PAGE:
Continue reading “Should I let my child watch 13 Reasons Why?”

March is Child Life Month

By The Child Life Team
The Children’s Hospital of San Antonio

The month of March is set aside to celebrate children and the profession of child life specialists who are dedicated to providing positive coping tools to support your child. To celebrate child life month, our team of child life specialists will share a few helpful tips to help your child cope well with their hospital experiences.

If we’re being honest, nobody likes to be surprised by medical procedures. Whether it’s a blood draw or radiology exam, we all tend to cope better when we are prepared with information about what to expect for the procedure. Children are no different; they need age appropriate information regarding what they will encounter. At The Children’s Hospital of San Antonio, our team of child life specialists work closely with other medical staff to make sure your child has access to the tools and resources they need to have a positive coping experience.

Child life specialists advocate for proper preparation and teaching because stress and coping theories tell us that children tend to cope well when they are given appropriate information regarding a potentially stressful event. According to these theories, our minds evaluate a potential experience based on two assessments: 1) the perceived threat of the stress, and 2) the access to resources to minimize or address the stressor (Lazarus & Faulkman, 1984). Child life specialists believe in addressing both factors to reduce stress and improve the overall coping experience.

Continue reading “March is Child Life Month”

Help your teen cope with stress

Elena Mikalsen, Ph.D.
Pediatric Psychologist
Section Chief of Psychology Department

Is your teen spending too much time on social media and not enough time sleeping? It’s one reason your teen may feel stressed and anxious. According to recent American Psychological Association’s (APA) Stress in America Survey, our younger generation is increasingly more stressed. More than one in four teens and young adults say they do not feel they are doing enough to manage their stress, compared with about one in ten older adults.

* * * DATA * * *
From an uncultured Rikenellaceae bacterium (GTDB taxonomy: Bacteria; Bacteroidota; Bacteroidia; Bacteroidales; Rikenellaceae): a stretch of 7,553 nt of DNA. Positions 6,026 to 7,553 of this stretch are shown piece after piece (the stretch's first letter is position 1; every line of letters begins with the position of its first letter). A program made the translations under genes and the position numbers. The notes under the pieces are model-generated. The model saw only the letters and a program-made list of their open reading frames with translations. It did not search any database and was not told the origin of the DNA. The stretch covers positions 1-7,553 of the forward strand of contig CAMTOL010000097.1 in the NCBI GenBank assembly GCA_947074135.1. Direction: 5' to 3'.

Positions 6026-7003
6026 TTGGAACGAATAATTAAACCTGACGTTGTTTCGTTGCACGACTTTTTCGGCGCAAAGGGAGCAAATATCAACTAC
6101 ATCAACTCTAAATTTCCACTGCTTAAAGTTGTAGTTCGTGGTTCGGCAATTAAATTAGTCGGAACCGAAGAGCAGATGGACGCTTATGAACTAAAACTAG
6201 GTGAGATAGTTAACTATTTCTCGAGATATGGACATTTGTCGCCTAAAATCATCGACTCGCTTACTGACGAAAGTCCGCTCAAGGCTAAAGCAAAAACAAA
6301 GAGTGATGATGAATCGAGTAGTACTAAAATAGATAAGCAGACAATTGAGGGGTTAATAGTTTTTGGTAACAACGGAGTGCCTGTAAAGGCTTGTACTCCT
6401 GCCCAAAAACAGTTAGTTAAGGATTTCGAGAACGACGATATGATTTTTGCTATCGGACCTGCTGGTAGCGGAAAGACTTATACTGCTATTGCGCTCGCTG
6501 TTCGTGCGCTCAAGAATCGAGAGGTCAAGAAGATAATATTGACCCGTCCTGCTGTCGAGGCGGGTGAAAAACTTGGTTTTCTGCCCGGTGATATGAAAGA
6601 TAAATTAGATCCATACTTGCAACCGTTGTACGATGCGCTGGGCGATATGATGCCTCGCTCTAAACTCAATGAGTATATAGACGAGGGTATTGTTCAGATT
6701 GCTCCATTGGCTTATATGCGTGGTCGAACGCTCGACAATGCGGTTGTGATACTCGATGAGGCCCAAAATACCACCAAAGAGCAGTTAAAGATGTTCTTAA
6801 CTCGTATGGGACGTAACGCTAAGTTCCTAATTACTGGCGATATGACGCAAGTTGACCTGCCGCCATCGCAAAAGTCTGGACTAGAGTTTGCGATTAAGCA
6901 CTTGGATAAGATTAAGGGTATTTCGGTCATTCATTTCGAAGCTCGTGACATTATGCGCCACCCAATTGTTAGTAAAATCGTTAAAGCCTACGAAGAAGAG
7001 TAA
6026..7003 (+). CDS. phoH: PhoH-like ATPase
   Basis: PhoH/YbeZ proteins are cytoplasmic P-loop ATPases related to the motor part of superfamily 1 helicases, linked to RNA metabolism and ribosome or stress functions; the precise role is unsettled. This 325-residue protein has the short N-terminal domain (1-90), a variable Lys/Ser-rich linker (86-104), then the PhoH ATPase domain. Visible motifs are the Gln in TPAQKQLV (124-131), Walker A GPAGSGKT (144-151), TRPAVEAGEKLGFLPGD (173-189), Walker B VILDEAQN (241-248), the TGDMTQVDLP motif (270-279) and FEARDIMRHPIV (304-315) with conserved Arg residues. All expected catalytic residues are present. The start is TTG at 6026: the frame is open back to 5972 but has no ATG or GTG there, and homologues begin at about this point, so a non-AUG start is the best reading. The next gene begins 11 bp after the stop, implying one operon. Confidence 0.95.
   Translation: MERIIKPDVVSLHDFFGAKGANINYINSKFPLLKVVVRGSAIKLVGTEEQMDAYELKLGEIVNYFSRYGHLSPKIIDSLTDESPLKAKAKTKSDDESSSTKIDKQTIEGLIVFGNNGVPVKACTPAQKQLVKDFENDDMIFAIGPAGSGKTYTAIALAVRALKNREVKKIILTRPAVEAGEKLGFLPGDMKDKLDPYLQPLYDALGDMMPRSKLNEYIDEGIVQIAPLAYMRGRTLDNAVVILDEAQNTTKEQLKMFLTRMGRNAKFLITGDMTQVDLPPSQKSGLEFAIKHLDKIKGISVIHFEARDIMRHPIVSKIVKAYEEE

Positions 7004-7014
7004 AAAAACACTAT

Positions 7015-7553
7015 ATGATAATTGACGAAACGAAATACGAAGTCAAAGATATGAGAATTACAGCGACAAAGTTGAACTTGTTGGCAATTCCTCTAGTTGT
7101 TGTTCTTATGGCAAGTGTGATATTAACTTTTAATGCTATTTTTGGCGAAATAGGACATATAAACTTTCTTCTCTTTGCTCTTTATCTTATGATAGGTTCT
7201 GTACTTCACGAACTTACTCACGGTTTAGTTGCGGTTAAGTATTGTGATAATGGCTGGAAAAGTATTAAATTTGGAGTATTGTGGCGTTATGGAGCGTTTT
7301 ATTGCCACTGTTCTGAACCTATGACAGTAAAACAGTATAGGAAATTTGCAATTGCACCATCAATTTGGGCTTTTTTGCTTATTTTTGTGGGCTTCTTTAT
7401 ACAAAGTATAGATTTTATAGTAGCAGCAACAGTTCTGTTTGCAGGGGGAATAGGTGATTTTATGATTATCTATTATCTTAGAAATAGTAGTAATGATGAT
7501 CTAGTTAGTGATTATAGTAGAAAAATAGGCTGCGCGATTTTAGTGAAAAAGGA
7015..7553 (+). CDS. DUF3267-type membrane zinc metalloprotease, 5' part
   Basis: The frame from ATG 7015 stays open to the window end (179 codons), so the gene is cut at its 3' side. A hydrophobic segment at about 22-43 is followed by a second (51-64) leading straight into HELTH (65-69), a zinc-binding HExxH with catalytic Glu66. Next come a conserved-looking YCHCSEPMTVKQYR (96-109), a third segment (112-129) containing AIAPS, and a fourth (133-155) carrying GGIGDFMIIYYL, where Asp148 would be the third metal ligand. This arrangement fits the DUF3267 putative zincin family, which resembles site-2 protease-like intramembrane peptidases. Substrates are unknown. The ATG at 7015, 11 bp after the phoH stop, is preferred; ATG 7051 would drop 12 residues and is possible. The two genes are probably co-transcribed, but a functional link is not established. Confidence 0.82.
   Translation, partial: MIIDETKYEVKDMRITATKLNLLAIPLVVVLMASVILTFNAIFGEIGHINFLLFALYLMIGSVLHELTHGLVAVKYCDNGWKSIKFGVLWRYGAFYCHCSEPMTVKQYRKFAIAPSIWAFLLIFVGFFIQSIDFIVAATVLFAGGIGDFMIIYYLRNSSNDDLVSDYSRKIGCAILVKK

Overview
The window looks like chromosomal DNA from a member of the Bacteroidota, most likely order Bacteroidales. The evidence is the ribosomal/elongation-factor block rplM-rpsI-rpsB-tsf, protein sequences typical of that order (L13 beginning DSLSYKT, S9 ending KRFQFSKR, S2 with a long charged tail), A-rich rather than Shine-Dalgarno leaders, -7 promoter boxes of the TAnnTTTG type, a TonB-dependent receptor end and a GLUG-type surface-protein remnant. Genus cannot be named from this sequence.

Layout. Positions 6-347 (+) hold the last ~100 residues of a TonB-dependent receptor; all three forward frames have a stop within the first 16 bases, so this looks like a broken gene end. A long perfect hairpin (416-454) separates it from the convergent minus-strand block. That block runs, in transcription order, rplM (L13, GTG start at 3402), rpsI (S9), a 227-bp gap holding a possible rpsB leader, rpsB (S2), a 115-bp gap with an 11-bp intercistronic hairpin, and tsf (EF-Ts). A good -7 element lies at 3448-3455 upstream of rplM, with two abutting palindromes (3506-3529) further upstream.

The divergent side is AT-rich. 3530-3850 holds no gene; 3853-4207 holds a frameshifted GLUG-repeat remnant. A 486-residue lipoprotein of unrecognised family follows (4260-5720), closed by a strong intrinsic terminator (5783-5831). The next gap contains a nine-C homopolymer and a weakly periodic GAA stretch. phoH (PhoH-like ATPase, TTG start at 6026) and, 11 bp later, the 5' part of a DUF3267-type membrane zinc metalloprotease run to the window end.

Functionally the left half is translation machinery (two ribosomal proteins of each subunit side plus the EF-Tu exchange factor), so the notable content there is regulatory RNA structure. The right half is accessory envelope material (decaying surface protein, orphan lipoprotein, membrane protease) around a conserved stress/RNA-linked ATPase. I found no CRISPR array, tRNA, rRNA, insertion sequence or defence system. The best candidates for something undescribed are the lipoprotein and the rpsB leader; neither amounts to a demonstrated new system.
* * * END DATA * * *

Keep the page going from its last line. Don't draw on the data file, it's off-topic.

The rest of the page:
The APA’s survey also indicated that teens are more likely to report using passive rather than active coping strategies, which are not always as helpful. Teens rely mainly on taking a nap, listening to music, going online, eating and playing video games to cope with stress and depression. Below are some more active ways of coping which parents can easily discuss and teach to their children.

Physical activity
One in five teens and young adults reports exercising less than once a week or not at all. Exercise is one of the most effective stress and anxiety relievers. Any of these activities are helpful: yoga, hiking, biking, walking, dancing, running, rock climbing, and skateboarding. The best activity is one which involves a social component. It doesn’t need to be a team sport.

Continue reading “Help your teen cope with stress”

Child life specialists help children cope

Sarah Sims, MS, CCLS
Child Life Specialist, Emergency Department 
The Children’s Hospital of San Antonio

“Play is the work of the child.” –Maria Montessori

Hospitalization experiences can be scary and overwhelming for children and families. At The Children’s Hospital of San Antonio, our goal is to provide excellent, quality care and an overall positive experience. That is why child life specialists are an important and integral part of our health care team. Child life specialists are professionals trained in child development and family theory. The child life team contributes to the patient and families’ plan of care to improve the hospital experience and promote positive coping.